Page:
Teaching on the Block Plan for the first time can be challenging. But teaching on the Block Plan for the first time and doing it online is “a double learning curve.” Assistant Professor of History John Marquez started his career at Colorado College from home.

During Block 1, Marquez co-taught an online junior history seminar with Assistant Professor of History Purvi Mehta. They used a combination of synchronous and asynchronous elements during the course to prepare students for their senior papers or thesis research. In addition to assigned readings, Marquez and Mehta also asked their 11 students to listen to a podcast about some of the course topics.

“I’m really impressed that students have done such quality work, even under these circumstances,” Marquez told The CC COVID-19 Reporting Project.

Unlike some of the professors who ironed out some of the kinks of remote teaching during Blocks 7 and 8, Marquez said he’s still learning how to use Zoom. He calls the Office of Information Technology three or four times per week for support.

Other history faculty gave Marquez suggestions and shared teaching ideas with him, and Mehta guided and mentored him through their Block 1 course. Marquez said it was helpful to co-teach his first class because he wasn’t going through it alone. He also enjoyed meeting his Block 1 students, many of whom are either history majors or minors.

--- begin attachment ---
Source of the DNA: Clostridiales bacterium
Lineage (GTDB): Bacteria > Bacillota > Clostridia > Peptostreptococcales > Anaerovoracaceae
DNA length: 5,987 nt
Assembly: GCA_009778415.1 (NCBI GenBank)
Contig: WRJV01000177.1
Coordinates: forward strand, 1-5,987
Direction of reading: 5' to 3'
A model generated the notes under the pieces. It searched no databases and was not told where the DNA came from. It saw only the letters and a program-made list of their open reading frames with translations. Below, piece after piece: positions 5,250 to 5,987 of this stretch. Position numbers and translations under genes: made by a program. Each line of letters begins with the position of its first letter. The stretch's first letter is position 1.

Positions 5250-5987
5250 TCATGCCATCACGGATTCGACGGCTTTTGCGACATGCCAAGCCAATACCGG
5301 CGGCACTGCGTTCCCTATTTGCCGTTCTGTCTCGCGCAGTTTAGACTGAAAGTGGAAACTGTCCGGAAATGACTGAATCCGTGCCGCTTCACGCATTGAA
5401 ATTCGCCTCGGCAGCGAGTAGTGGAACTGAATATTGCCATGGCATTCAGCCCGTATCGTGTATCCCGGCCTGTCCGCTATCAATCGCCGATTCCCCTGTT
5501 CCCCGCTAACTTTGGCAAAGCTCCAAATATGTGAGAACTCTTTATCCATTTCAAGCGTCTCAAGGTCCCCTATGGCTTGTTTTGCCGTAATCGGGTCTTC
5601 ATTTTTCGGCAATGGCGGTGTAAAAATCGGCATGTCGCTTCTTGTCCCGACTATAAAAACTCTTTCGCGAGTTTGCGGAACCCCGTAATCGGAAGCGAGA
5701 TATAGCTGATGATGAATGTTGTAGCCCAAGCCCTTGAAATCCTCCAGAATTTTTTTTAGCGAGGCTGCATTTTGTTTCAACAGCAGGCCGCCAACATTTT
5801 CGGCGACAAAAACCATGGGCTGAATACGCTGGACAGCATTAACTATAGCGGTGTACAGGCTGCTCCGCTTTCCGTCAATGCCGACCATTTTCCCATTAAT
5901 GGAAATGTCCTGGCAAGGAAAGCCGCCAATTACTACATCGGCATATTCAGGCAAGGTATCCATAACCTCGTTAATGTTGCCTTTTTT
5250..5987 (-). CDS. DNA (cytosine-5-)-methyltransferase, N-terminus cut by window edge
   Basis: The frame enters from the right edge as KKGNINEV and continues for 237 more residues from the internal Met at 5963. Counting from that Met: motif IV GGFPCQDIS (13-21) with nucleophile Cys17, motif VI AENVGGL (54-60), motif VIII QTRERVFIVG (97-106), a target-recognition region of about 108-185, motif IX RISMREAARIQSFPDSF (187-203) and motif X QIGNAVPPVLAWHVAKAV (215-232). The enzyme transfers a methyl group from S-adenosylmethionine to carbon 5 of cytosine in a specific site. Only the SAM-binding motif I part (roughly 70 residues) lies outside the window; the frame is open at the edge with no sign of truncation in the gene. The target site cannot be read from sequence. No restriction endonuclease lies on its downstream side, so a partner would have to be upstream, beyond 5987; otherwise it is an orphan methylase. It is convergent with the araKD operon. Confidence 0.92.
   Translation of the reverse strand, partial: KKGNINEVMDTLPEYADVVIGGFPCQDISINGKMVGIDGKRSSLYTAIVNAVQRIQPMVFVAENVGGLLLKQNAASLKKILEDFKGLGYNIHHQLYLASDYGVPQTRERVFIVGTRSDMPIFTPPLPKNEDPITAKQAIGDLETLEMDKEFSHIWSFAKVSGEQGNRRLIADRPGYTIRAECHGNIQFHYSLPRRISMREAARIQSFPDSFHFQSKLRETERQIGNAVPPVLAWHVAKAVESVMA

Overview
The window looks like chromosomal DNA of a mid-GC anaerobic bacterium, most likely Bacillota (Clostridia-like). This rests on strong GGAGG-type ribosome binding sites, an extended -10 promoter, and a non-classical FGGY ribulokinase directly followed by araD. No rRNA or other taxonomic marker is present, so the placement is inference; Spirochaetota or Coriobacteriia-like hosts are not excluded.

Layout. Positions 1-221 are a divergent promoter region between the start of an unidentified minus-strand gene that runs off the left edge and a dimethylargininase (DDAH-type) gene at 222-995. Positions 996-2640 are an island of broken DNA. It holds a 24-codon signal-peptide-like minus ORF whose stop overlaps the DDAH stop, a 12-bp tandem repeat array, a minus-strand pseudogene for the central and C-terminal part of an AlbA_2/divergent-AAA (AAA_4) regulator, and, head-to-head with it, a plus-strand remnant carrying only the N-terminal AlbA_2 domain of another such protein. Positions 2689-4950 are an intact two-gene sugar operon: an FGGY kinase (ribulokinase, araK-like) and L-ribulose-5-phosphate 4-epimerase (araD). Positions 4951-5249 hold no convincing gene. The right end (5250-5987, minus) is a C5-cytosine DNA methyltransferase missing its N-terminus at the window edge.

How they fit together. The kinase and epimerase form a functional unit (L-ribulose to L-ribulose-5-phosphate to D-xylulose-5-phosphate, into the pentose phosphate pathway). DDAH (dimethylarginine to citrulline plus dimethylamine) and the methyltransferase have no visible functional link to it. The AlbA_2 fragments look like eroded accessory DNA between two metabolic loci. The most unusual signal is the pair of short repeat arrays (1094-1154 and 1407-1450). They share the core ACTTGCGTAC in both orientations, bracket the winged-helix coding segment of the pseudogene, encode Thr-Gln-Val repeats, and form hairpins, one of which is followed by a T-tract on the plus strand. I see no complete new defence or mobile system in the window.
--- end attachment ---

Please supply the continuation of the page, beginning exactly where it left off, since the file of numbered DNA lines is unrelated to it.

“Although it has been stressful as a first-year faculty member, I’ve just been so pleased to meet students,” Marquez said. “I think everyone is doing such amazing work and that really, totally cancels out all the stress and all of the other external things that happen.”

He’s teaching Blocks 3, 5, and 8, and he elected to teach them in the “flex” format. Initially, Marquez hoped to offer some small group or individual in-person meetings out on one of the quads. However, because in-person or hybrid lab classes are among the only types of classes CC invited students to campus for this semester, his students may not happen to be on campus or in Colorado Springs during Block 3.

Marquez was looking forward to moving into his office in Palmer and informally meeting students in the department around the ever-present animal cracker jar. Instead, the History Department started a Slack channel and is offering blockly conversations over Zoom.

“I feel incredibly fortunate to be here,” Marquez said. “The students have been wonderful and I feel very welcomed here. It’s not ideal to start a new job in a pandemic, but I do feel quite supported.”

Original publication date: Sept. 30